Empire City in New York Undergoes Major Overhaul by MGM Resorts

At the end of November in 2023, MGM Resorts International announced its plans for Empire City Casino, should the property be awarded one of the three downstate New York gaming licenses. The licenses would allow the operation of slot machines, table games, and sports betting at the facility.

The company’s vision for Empire City Casino includes a complete overhaul of the property, with plans for an expanded gaming floor and the addition of a 5,000-seat entertainment venue in Yonkers. Other proposed amenities include a BetMGM Sportsbook, food and beverage outlets by renowned chefs, cocktail bars and lounges, and technologically advanced meeting facilities. MGM President and CEO, Bill Hornbuckle, expressed excitement about the potential project, stating that it would provide unparalleled experiences, create thousands of jobs, boost the state’s economy, and be a game-changer for the entire region.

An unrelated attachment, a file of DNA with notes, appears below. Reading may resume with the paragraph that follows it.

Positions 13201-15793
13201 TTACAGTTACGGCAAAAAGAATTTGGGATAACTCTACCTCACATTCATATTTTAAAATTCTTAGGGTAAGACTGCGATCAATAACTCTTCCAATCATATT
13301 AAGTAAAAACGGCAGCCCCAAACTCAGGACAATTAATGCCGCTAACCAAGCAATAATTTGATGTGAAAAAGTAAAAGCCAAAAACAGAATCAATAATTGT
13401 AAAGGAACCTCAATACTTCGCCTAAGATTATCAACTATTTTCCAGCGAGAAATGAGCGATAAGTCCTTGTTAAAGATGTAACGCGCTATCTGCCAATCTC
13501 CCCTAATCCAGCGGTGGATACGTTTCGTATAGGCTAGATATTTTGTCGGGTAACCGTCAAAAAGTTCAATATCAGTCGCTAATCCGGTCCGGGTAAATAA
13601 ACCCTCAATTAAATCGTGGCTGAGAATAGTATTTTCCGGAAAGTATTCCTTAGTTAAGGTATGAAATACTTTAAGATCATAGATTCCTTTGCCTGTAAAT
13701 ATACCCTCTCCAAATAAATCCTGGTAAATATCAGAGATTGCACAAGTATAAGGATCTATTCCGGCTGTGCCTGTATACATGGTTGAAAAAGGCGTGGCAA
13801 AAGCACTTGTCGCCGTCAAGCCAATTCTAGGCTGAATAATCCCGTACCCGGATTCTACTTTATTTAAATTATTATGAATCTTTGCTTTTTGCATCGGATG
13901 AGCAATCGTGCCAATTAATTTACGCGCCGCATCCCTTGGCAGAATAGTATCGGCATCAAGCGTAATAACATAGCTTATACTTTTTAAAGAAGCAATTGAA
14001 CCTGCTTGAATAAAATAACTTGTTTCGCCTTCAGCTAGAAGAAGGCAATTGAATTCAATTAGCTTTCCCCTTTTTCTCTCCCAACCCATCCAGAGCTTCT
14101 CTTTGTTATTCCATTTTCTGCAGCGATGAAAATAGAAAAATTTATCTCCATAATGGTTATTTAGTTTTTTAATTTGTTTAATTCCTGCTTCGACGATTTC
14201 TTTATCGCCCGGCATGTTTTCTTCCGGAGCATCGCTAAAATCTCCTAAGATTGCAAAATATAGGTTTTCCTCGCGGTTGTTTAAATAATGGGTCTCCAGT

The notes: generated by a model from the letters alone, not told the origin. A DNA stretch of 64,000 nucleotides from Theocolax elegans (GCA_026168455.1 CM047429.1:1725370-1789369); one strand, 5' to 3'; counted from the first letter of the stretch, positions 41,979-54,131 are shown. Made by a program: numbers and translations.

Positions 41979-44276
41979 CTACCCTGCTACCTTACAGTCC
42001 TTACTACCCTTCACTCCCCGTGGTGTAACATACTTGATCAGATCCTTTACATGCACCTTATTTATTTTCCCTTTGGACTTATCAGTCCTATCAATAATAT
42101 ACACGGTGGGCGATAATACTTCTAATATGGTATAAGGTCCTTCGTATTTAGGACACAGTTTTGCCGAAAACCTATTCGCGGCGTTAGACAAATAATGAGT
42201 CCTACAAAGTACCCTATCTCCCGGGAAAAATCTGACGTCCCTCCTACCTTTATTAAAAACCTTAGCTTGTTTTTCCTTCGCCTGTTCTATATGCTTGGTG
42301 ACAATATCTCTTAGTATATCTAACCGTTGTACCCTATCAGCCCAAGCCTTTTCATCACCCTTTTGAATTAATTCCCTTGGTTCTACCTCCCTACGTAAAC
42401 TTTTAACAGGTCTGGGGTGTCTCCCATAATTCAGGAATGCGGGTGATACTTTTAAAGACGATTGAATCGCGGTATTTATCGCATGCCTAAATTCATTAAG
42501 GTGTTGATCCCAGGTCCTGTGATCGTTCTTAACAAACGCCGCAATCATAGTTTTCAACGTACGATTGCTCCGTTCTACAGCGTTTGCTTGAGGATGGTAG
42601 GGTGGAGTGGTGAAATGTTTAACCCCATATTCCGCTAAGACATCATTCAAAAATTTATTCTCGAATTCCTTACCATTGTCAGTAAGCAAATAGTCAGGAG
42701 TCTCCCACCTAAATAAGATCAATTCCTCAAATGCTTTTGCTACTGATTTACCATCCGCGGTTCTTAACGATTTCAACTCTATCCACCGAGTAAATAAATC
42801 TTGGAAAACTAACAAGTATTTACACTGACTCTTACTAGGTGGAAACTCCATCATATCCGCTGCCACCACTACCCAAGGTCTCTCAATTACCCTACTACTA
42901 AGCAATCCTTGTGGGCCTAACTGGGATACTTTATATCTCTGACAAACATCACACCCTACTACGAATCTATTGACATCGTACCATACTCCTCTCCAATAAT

Empire City is currently a video lottery terminal racino, but if awarded a full-scale casino license, MGM aims to transform it into a Las Vegas-style casino resort. The New York Gaming Facility Location Board is set to begin accepting applications for the three downstate casino licenses next year. These licenses were authorized through state legislation in 2013, with a 10-year moratorium to allow upstate casinos to open before granting licenses in the New York City region.

Empire City and Resorts World New York City are seen as front-runners for two of the casino licenses, while other leading casino companies are also preparing bids. If MGM’s proposal is successful, it is expected to substantially increase job numbers and tax revenue in Yonkers. The company touts Empire City as the city’s largest tax contributor and one of the largest private employers, and projects thousands of direct hires and over 10,000 anticipated indirect and induced jobs.

Empire City’s current gaming floor measures 160,000 square feet and offers 4,600 VLT and electronic table game positions. MGM plans to further expand the casino floor if awarded a license, but specific details on the expansion were not provided. Each downstate casino license carries a one-time $500 million fee, with winning companies required to spend an additional $500 million, at a minimum, on their resort projects.